S. Korea: Protesters in Santa outfits push for president's ouster
Police figures were unavailable but organisers estimated the crowd at more than 550,000. In photo: Protesters wearing Santa Claus costumes on December 24, 2016. Photograph: (AFP)
Tens of thousands of people, many in Santa Claus outfits, marched through the streets of Seoul Saturday calling for the immediate ouster of impeached President Park Geun-Hye.
Parliament voted to impeach Park earlier this month over a corruption scandal in which she allegedly colluded with her friend, Choi Soon-Sil, to strong-arm donations from large conglomerates to two dubious foundations.
Park is also accused of ordering aides to leak confidential state documents to Choi, who has no official title or security clearance, and allowing her to meddle in state affairs, including the appointment of top officials.
Police figures were unavailable but organisers estimated the crowd at more than 550,000. Protesters walked in three columns towards the presidential Blue House, the prime minister's office and the Constitutional Court.
"Arrest Park immediately", they chanted, while also urging the Constitutional Court to approve the impeachment.
Despite sub-zero temperatures, protesters waved banners and balloons, and sang along to Christmas songs with new lyrics heaping ridicule on Park and calling for her immediate removal.
"This is a special Chrismas eve as it gives me a chance to show my children what democracy is all about", Yoon Ki-Seung told AFP as his son and daughter held banners.
Some 300 young people wearing Santa Claus outfits were seen handing out books and Christmas cards to children who accompanied their parents to the demonstration.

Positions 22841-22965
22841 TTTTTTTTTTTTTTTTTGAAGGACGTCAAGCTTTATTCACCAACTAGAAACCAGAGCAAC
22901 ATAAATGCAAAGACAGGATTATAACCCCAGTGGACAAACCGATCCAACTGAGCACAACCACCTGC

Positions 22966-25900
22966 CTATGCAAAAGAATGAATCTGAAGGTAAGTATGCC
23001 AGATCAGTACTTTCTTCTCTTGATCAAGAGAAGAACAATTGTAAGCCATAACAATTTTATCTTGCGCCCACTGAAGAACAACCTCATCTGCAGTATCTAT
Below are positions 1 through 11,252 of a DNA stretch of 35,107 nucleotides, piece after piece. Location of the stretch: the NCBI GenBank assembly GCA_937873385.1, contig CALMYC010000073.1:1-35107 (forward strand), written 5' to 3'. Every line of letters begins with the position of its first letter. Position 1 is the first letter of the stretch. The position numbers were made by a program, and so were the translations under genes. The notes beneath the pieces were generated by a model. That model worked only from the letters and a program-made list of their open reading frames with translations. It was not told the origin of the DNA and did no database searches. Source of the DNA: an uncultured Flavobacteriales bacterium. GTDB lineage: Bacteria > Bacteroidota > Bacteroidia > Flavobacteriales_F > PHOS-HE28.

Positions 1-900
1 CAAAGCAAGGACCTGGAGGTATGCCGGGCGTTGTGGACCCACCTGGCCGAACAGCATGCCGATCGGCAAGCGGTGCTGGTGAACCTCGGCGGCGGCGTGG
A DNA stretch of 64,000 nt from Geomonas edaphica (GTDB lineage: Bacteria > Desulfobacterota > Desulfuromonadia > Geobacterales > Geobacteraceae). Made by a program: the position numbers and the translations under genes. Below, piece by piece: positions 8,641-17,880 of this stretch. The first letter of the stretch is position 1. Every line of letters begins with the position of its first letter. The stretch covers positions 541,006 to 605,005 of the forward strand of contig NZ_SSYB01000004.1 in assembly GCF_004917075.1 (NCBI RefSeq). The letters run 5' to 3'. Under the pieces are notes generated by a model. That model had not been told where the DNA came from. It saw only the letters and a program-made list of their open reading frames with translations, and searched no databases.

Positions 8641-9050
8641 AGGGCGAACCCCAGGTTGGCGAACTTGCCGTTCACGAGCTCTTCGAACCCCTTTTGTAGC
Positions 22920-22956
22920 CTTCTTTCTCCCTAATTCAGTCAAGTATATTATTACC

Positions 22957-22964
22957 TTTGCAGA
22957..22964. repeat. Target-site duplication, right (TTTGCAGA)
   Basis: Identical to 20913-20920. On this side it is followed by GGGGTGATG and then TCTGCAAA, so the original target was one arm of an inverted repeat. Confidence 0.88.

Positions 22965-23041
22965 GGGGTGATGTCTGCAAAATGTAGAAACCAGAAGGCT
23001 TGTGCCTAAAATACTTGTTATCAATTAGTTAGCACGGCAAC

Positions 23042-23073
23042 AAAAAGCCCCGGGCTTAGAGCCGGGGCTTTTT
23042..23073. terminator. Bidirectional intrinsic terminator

"Gifts to children and handcuffs to Park", they chanted.
Artists drew a large baby Jesus holding a candle with the slogan "Oust Park in the name of the people" on the pavement.
Massive demonstrations have been taking place in Seoul and other cities every Saturday for the past two months, with protesters calling for Park's immediate departure from office.
But Park, who has been suspended from her duties since the impeachment vote on December 9, has remained defiant, declaring she will "calmly" wait until the Constitutional Court, which is due to rule on the case within 180 days, arrives at a decision.
The demonstration came as investigators were expanding a probe into the scandal to determine whether Park and Choi took bribes from conglomerates such as Samsung in addition to soliciting "donations" to the two foundations.
Samsung has been a main target of the investigation. It allegedly bribed Choi to win state approval for a controversial merger of two of its units in order to bolster its founding family's control over the management.
Prosecutors are also investigating new allegations that Choi sent dubious assets worth hundreds of millions of dollars overseas.
Choi, who has been in custody since October, was brought to a special prosecutors' office Saturday in a prison bus.
Television footage showed the 60-year-old handcuffed and wearing an ivory prison outfit with a serial number on the chest as she was taken off the bus and led into the court building.
Choi, dubbed South Korea's "female Rasputin" for the influence she wielded over Park, faces trial on charges of embezzlement and abuse of power.
"We will question her to confirm her earlier statements and investigate other allegations," a spokesman for the special prosecutor told reporters.
Choi's appearance came on the heels of the first hearing into Park's impeachment earlier this week.
If the justices confirm impeachment, Park will be permanently removed and elections must be held within 60 days.